Then, in the third episode, came something that made me want to scream. The Asperger’s kid gets kicked out of school, which is silly but a plot point so I’ll forgive it, and Peter Krause and his wife decide to get him into “the best private school” for Asperger’s kids. They pull strings and camp out in people’s offices and finally talk to the head of the school and she says that there are no spots this year, but come back in September.

The parents then spend four or five minutes demanding that this woman “just spend five minutes with Max! Just five minutes and you’ll see how special he is!” They badger and beg and bully until she agrees and spends five minutes with Max and calls in the final minutes of the episode to say that YES, Max gets in! It was the emotional high point of the episode, the triumphant end that had everyone in the family cheering, was supposed to make the audience cheer, too!

It made me so angry I wanted to spit.

What about all the people who followed the rules and waited on the waiting list so that they could get their kid in? What about all the parents who paid the ungodly tuition with the knowledge that the 3d grade class would have a 5-to-1 ration and now, because they squeezed Max in, it will be 6-to-1? Is Max really that special special special of a snowflake that they will bend the rules? Or is it just that these parents were bullies and jerks?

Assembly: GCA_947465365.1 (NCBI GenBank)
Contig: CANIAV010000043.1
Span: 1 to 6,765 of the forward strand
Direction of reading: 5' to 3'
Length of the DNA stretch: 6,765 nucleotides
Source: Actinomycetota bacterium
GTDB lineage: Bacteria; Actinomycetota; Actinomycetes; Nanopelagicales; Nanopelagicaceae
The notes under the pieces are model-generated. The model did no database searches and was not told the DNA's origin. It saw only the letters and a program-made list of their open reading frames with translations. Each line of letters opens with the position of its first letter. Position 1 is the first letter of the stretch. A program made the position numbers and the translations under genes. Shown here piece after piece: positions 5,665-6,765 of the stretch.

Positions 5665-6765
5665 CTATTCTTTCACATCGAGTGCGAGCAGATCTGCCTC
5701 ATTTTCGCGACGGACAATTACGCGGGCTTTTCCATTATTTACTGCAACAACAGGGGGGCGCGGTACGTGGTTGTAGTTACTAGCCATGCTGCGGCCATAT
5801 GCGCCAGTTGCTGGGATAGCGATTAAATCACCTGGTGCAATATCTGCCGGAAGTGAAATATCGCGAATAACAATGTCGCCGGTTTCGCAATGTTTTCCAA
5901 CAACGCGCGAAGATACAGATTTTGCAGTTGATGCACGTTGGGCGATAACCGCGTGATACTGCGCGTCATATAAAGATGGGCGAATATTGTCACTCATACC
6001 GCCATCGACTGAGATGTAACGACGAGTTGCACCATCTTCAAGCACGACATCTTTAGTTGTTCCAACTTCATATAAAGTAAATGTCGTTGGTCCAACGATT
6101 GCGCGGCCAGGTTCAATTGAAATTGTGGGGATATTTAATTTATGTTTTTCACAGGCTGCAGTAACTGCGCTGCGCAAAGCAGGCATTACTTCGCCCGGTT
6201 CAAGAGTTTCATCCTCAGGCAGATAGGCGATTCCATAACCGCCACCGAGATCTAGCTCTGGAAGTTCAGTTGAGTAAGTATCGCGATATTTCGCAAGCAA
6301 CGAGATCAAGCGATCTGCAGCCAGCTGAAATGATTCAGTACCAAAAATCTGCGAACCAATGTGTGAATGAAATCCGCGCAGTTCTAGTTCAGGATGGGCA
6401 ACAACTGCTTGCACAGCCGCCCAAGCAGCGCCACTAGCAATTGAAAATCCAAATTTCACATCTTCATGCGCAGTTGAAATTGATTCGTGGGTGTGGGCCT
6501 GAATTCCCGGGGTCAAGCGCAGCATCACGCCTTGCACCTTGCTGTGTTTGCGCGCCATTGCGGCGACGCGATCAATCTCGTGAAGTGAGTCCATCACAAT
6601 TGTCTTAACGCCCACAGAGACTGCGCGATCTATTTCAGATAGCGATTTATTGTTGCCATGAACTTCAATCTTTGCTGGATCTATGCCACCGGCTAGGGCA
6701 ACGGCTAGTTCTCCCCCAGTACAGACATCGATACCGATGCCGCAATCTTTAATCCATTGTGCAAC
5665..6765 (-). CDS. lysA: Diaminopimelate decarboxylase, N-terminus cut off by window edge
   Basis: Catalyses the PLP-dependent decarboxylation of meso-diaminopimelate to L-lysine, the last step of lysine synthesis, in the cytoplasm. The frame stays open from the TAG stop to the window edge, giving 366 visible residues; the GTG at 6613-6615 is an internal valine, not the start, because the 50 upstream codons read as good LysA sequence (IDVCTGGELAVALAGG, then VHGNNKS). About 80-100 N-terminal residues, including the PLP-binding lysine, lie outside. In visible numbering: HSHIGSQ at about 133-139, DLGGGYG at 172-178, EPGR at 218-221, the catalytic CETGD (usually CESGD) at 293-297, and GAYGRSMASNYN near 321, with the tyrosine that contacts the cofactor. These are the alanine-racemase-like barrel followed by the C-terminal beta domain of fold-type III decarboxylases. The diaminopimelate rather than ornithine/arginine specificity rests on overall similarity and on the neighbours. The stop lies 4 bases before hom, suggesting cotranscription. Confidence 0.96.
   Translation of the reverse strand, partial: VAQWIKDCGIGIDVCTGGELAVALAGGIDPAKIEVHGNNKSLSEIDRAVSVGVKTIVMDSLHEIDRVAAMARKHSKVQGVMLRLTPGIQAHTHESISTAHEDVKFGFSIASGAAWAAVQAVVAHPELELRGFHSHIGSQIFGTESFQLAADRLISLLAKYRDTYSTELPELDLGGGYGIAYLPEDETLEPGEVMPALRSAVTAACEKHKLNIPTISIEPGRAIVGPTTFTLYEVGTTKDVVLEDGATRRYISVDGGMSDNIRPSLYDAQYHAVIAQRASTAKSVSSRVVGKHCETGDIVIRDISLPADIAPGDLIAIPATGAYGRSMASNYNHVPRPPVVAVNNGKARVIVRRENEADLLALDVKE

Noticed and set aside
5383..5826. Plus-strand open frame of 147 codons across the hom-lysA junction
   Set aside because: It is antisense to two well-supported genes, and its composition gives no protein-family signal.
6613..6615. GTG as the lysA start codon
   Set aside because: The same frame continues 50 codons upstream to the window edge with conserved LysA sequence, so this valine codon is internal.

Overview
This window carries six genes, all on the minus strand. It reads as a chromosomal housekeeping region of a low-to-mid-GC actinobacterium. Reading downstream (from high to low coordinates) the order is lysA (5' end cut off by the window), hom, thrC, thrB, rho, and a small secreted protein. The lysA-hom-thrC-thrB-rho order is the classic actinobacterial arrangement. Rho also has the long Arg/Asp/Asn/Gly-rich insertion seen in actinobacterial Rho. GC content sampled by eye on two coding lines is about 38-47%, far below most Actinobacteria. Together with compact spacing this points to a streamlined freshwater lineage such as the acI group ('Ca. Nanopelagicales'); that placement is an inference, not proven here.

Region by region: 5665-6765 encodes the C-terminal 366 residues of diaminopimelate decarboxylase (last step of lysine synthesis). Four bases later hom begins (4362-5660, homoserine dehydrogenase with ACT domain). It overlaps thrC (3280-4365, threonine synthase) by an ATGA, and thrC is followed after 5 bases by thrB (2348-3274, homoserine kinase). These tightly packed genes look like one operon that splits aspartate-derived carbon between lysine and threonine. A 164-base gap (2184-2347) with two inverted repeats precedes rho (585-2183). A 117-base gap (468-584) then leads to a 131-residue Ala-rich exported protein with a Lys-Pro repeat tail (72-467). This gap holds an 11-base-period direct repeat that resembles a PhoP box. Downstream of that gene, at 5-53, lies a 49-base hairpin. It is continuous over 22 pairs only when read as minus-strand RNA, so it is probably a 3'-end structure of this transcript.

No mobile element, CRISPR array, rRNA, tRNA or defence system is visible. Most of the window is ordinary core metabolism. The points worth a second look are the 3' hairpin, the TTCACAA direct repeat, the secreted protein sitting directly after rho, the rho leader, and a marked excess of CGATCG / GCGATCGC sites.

This is what’s wrong with Parenthood and parenthood. The rules don’t apply to MY kid. MY kid is special. MY kid deserves to have the rules bent, broken, ignored, just this once, just for MY kid. All the other kids need to conform, but you need to make an exception, just this once, for MY kid.

And I’ll bet you that at some point there will be an episode where Max’s parents go to the mat with the school to fight for small class sizes because too many kids are getting in.

I know that it’s vital for parents to advocate for their kids. But bullying your way into a school just because it’s the best school, the one with the best status and reputation, and not thinking of the larger issues, not thinking about other kids, not considering how a wider advocacy will actually help more kids and be better for your kid in the long run….. that’s what is wrong.

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  1. C'tina
    March 20, 2010 at 9:20 pm

    Ever watch Modern Family? Now that’s meaningful tv (the only show we TiVo, besides Masterpiece Theater on PBS http://www.pbs.org/wgbh/masterpiece/) Parenthood is a *show* but your point valid and you are probably in the minority of the audience who didn’t get caught up in the sappy ending and saw the bigger picture. I miss Sons and Daughters (Groundlings cast) with Max Gail, lasted about three episoded, but was so darkly funny it hurt. http://www.wchstv.com/abc/sonsanddaughters/alisonquinn.shtml

  2. Julie
    March 31, 2010 at 3:59 am

    Yeah you got too upset if you wanted to spit… Modern family all the way